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"Little Americans. Do Your Bit. Eat Oatmeal- Corn meal mush- Hominy- other corn cereals- and rice with milk. Save the Wheat for our Soldiers. Leave Nothing On Your Plate.", (U.S. Food Administration. Educational Division. Advertising Section, ca. 1918)
|Place of origin||United States|
|Region or state||New England|
|Type||Pudding or porridge|
|Main ingredient(s)||Grains, milk or water|
Hasty pudding is a pudding or porridge of grains cooked in milk or water. In the United States, it invariably refers to a version made of ground corn. Hasty pudding is notably mentioned in a verse of the early American song Yankee Doodle.
British hasty pudding 
Since the 16th century at least, hasty pudding has been a British dish of wheat flour cooked in boiling milk or water until it reaches the consistency of a thick batter or an oatmeal porridge. Hasty pudding was used as a term for the latter by Hannah Glasse in The Art of Cookery (1747).
Hasty pudding in North America 
Extant North American recipes include wheat, oat, and corn-based puddings.
Eliza Leslie's recipes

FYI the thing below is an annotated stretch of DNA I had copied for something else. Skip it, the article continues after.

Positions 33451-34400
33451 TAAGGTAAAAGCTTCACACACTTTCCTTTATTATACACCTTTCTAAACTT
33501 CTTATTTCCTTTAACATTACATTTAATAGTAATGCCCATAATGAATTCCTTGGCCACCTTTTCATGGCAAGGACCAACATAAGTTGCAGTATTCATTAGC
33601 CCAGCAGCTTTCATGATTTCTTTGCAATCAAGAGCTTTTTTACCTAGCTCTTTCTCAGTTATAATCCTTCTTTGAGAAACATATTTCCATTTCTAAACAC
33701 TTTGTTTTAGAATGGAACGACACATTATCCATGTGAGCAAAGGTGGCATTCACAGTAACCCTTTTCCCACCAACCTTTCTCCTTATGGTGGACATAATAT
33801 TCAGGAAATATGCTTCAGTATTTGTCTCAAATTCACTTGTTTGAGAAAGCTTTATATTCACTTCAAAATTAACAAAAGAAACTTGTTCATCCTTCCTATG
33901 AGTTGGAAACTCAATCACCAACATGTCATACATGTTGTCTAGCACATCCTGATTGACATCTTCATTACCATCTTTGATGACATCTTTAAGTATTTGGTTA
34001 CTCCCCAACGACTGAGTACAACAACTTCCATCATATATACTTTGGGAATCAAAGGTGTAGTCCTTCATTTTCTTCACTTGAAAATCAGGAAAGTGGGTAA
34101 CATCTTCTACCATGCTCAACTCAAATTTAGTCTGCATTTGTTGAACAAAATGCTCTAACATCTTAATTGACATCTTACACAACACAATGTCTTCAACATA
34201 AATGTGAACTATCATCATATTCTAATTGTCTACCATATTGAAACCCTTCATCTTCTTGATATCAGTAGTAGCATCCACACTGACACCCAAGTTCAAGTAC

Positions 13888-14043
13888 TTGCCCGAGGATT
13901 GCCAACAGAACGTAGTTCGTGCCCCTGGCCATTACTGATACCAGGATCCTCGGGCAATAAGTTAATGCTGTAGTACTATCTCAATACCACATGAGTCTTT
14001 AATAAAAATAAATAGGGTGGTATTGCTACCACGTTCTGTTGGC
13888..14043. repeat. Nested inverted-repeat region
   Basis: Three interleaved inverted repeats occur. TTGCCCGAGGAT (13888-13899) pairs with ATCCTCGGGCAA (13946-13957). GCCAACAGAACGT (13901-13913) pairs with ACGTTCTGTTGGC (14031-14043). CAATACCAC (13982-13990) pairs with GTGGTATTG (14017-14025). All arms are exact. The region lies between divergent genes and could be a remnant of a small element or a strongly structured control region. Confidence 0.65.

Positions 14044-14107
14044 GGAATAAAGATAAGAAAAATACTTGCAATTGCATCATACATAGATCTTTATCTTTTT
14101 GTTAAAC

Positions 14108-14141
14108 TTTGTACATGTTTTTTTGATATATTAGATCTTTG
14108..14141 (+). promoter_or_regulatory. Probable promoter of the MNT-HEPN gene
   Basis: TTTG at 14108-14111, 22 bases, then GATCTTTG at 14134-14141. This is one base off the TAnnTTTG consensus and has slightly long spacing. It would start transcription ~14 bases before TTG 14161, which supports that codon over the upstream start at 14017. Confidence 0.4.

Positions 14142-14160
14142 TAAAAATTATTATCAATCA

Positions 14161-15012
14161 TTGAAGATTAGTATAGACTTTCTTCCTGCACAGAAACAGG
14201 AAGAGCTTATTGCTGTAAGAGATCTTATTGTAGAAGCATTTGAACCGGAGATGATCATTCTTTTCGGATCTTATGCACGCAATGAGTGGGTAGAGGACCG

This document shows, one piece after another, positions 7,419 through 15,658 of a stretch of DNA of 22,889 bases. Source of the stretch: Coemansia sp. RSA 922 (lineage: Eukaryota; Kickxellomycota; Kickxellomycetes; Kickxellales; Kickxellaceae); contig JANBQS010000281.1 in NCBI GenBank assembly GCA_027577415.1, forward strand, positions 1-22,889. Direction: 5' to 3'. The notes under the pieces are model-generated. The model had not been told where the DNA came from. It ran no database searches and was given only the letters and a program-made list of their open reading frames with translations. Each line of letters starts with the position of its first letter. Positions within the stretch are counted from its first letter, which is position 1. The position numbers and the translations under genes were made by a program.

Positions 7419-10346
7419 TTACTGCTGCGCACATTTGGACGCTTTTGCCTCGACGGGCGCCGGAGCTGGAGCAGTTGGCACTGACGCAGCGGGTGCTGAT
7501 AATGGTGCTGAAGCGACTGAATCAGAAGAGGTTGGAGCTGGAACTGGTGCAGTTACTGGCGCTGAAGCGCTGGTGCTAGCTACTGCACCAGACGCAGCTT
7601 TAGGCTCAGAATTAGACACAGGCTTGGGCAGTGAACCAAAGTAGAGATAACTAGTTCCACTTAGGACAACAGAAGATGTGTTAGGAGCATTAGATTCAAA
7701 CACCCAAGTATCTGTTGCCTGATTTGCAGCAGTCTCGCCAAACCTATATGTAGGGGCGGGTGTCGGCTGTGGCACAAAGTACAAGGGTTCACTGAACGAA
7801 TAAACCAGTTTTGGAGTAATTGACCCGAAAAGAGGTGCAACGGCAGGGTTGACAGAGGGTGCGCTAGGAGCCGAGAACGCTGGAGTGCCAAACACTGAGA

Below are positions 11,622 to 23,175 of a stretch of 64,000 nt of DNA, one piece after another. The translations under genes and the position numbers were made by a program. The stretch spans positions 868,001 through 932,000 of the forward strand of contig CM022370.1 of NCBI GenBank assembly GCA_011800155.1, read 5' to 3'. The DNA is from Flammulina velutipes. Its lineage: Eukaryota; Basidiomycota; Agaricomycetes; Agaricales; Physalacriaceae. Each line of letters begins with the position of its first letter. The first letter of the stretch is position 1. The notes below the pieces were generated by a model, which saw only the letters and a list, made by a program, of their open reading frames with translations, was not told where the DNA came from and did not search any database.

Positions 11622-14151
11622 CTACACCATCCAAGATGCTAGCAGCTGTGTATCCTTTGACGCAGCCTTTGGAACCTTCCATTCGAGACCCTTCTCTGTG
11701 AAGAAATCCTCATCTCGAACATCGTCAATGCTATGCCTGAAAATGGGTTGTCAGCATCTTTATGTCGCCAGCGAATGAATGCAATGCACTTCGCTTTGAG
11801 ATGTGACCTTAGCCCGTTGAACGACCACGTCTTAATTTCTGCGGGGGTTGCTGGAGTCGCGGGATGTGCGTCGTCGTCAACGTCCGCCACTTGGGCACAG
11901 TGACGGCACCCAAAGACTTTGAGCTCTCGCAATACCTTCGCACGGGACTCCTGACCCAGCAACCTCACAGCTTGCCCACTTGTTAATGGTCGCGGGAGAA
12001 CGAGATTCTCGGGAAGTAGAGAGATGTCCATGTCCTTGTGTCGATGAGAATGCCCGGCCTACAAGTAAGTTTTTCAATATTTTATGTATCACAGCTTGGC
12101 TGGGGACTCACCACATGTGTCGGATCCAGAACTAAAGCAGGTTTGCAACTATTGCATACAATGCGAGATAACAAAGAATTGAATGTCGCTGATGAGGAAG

Eliza Leslie, an influential American cookbook author of the early 19th century, includes a recipe for flour hasty pudding in her 1840 Directions for Cookery, In Its Various Branches, and calls the corn type "Indian mush" (she calls an oatmeal version burgoo). She stresses the need for slow cooking rather than haste, and also recommends the use of a special mush-stick for stirring to prevent lumps. (This mush-stick is perhaps related to the spurtle, or the pudding stick of the nursery rhyme beating.)
Corn or Indian mush 
A North American version, known as corn mush or Indian mush, is in its simplest form corn meal cooked slowly in water until it thickens. Like grits or polenta, it may be eaten hot, or left to cool and solidify, when slices of the cold pudding may then be fried. This hasty pudding was once a popular American food because of its low cost, long shelf life, and versatility, and was eaten with both sweet and savory accompaniments, such as maple syrup, molasses, or salted meat.
Indian pudding 
Indian pudding is a more elaborate form of corn hasty pudding. It consists of milk, cornmeal, and molasses, (or, alternatively, maple syrup and honey, and sometimes sugar), spices (nearly always including cinnamon and ground ginger), butter, and usually raisins and nuts, baked in a slow oven for several hours. It is a traditional New England dessert.
In "Yankee Doodle" 
Hasty pudding is referred to in a verse of the early American song "Yankee Doodle":
- Fath'r and I went down to camp
- Along with Captain Goodin',
- And there we saw the men and boys
- As thick as hasty puddin'
Similar dishes 
See also 
- Oxford English Dictionary, s.v. hasty pudding
- "Goodin" is a New England pronunciation of Goodwin
- Evan Jones, American Food: The Gastronomic Story (1981) Viking Books ISBN 0-394-74646-5
- Jonathan Norton Leonard, American Cooking: New England (1970) Time-Life Books